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Sunday, 2 December 2018

Post-November, Post-Novel

So as most of you know I took part in National Novel Writing Month last month, as I so often do, and probably annoyed a bunch of people following me on social media.

For the uninitiated, the challenge involves writing a novel of 50,000 words in the month of November. (For reference, that's the length of The Great Gatsby, Slaughterhouse-5, Of Mice And Men and Fight Club, give or take a couple hundred.) As a competition it attracts a significant following every year, over 400,000 in 2017.

It was started, expressly, as an attempt to get people to just.. write something. All sorts of people talk about writing, but say they never have time, or worry they won't be good at it, or say that if it won't get published what's the point. So. NaNoWriMo exists to sideline all of those excuses. It doesn't need to be good. It doesn't need to be published. Just get it out of your head and onto a page. Writing is a practicable skill, meaning that the more you do it, the better you get at it. The most important thing you have to do is actually start.

I do it, because I have difficulty getting started in terms of writing. Plenty of ideas, so little will to get them on paper or continue them. I find it difficult. NaNo is just that right kind of pace and deadline that I find the entire thing to be very useful for my process.

It's also my opportunity to write a thing that needn't become anything bigger or tie into anything I have already done. I can write something experimental or just for fun.

This year, I dabbled in a setting I have been toying with, and I put in a romantic plot because I deliberately don't do that with a lot of my writing. I hiss and recoil whenever I am told that a plot HAS to have romance in it. So I am out of practice. This was good practice, and I ended up being a big fan of the two girls that fell for each other.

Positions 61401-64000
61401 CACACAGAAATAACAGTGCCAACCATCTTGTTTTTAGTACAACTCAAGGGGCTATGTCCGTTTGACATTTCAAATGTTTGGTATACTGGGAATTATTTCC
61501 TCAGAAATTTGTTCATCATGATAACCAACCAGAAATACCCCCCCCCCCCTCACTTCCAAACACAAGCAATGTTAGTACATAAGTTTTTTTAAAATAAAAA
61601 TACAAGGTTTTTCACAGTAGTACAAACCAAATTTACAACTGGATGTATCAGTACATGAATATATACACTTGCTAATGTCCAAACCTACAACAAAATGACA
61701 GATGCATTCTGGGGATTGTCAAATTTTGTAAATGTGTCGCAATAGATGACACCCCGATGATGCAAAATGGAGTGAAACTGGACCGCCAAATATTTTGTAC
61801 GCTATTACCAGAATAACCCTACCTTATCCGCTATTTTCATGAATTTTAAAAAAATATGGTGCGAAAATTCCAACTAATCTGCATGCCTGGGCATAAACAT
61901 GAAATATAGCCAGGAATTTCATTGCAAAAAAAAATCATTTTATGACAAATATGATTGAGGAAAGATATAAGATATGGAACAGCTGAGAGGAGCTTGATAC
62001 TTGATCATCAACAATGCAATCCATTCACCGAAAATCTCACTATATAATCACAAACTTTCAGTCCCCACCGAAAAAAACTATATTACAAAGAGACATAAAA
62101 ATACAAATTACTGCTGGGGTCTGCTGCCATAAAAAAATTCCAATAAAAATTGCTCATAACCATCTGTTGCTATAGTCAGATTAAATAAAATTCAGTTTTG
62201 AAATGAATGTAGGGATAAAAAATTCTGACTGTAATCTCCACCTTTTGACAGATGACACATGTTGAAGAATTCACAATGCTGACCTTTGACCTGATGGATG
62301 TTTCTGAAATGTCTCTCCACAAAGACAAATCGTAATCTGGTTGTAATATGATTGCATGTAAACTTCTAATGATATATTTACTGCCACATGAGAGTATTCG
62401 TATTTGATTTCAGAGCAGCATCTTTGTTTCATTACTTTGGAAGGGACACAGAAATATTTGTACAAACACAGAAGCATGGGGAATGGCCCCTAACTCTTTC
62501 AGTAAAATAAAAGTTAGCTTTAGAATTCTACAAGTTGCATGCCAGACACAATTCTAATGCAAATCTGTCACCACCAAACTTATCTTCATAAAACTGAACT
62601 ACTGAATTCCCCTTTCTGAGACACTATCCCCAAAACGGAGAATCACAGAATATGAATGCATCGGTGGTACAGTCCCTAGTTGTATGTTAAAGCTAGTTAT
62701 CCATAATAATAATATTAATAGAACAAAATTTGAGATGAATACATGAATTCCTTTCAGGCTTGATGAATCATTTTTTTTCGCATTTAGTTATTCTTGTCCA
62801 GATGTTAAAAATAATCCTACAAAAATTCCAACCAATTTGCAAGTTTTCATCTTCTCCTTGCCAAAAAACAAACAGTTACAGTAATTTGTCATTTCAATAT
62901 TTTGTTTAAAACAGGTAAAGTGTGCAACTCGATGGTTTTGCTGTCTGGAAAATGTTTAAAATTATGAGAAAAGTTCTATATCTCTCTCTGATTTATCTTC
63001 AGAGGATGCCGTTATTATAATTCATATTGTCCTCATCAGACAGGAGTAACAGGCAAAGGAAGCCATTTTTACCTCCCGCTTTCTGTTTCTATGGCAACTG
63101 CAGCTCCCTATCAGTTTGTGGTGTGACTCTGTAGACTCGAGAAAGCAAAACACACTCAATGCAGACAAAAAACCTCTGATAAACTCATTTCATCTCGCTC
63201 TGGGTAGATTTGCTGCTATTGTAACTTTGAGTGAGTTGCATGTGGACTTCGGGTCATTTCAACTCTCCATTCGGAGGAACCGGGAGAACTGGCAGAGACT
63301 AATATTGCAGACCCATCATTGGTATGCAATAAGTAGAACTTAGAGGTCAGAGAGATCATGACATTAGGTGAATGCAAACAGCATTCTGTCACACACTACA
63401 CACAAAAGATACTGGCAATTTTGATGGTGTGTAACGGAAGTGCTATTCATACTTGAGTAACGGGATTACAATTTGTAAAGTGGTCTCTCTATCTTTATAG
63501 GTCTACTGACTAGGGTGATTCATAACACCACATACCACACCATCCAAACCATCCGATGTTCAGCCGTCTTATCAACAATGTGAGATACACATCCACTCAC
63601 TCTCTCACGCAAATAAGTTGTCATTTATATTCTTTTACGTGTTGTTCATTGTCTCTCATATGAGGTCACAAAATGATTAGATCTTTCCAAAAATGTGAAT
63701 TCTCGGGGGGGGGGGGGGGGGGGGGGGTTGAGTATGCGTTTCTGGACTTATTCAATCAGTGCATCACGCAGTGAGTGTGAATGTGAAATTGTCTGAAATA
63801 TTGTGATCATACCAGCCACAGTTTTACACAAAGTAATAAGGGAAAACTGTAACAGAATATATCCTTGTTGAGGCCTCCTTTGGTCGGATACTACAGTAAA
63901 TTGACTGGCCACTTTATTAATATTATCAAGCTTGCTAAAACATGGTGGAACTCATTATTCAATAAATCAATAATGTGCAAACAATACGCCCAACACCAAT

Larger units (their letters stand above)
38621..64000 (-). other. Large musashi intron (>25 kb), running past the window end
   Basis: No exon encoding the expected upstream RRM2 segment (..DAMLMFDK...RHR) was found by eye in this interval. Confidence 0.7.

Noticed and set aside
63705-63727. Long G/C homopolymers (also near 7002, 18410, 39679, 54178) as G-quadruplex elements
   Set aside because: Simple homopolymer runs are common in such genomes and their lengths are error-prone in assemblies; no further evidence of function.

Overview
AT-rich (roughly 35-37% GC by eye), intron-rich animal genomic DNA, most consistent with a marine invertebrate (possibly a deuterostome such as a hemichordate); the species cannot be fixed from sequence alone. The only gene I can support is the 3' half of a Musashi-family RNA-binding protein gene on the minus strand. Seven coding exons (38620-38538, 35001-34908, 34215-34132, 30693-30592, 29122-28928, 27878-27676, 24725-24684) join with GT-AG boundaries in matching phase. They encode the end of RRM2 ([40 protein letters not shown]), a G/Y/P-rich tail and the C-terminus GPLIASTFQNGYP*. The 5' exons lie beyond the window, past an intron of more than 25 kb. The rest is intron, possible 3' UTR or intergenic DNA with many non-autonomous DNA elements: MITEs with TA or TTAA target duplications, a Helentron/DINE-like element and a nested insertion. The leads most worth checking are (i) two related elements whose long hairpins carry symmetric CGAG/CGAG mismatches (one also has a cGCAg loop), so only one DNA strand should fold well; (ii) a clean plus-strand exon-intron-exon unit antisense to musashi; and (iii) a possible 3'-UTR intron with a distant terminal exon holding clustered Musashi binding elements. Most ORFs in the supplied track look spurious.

The end result isn't great. I like the setting but the story itself leaves something to be desired. I am making it freely available for people to read if they want, but it's far from my best work.

Also this year was close. And that is rare, because usually I either crush it with days to spare or I give up in the first week and a half. So to be on day 29 and to see I still had like 3,000 words to go - that was a bit of a pulse-pounder.

Being laid up as I am right now - my left quad is absolutely screwed, standing up and moving about is horrible - I thought that maybe it would make things easier. It didn't. The painkiller fog and the actually being IN pain and uncomfortable does not a good writing environment make.

I'm proud of the words I put down, even if they weren't my best. I'm pretty sure the story is cogent, at least. I like the characters involved - enough that I would like to revisit them. I would certainly like to do more in the setting.

Either way. I have emerged blinking out of the writing bunker.

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